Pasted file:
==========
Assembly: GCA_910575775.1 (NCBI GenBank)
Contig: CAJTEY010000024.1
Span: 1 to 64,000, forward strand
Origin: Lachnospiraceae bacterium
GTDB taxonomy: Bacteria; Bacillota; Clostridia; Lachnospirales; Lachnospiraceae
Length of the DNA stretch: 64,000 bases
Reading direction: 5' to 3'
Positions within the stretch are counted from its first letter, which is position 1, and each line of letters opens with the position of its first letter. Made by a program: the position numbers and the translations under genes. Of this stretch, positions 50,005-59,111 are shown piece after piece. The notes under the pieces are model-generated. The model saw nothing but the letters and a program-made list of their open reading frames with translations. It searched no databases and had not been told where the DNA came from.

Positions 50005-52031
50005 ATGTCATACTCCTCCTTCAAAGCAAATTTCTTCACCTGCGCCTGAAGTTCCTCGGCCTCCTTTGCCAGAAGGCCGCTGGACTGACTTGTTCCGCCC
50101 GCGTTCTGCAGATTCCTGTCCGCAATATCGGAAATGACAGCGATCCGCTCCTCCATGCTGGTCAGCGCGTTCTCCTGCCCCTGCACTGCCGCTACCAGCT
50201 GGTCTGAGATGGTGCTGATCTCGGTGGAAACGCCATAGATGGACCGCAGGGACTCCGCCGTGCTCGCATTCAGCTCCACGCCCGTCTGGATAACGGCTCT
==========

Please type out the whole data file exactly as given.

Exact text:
Assembly: GCA_910575775.1 (NCBI GenBank)
Contig: CAJTEY010000024.1
Span: 1 to 64,000, forward strand
Origin: Lachnospiraceae bacterium
GTDB taxonomy: Bacteria; Bacillota; Clostridia; Lachnospirales; Lachnospiraceae
Length of the DNA stretch: 64,000 bases
Reading direction: 5' to 3'
Positions within the stretch are counted from its first letter, which is position 1, and each line of letters opens with the position of its first letter. Made by a program: the position numbers and the translations under genes. Of this stretch, positions 50,005-59,111 are shown piece after piece. The notes under the pieces are model-generated. The model saw nothing but the letters and a program-made list of their open reading frames with translations. It searched no databases and had not been told where the DNA came from.

Positions 50005-52031
50005 ATGTCATACTCCTCCTTCAAAGCAAATTTCTTCACCTGCGCCTGAAGTTCCTCGGCCTCCTTTGCCAGAAGGCCGCTGGACTGACTTGTTCCGCCC
50101 GCGTTCTGCAGATTCCTGTCCGCAATATCGGAAATGACAGCGATCCGCTCCTCCATGCTGGTCAGCGCGTTCTCCTGCCCCTGCACTGCCGCTACCAGCT
50201 GGTCTGAGATGGTGCTGATCTCGGTGGAAACGCCATAGATGGACCGCAGGGACTCCGCCGTGCTCGCATTCAGCTCCACGCCCGTCTGGATAACGGCTCT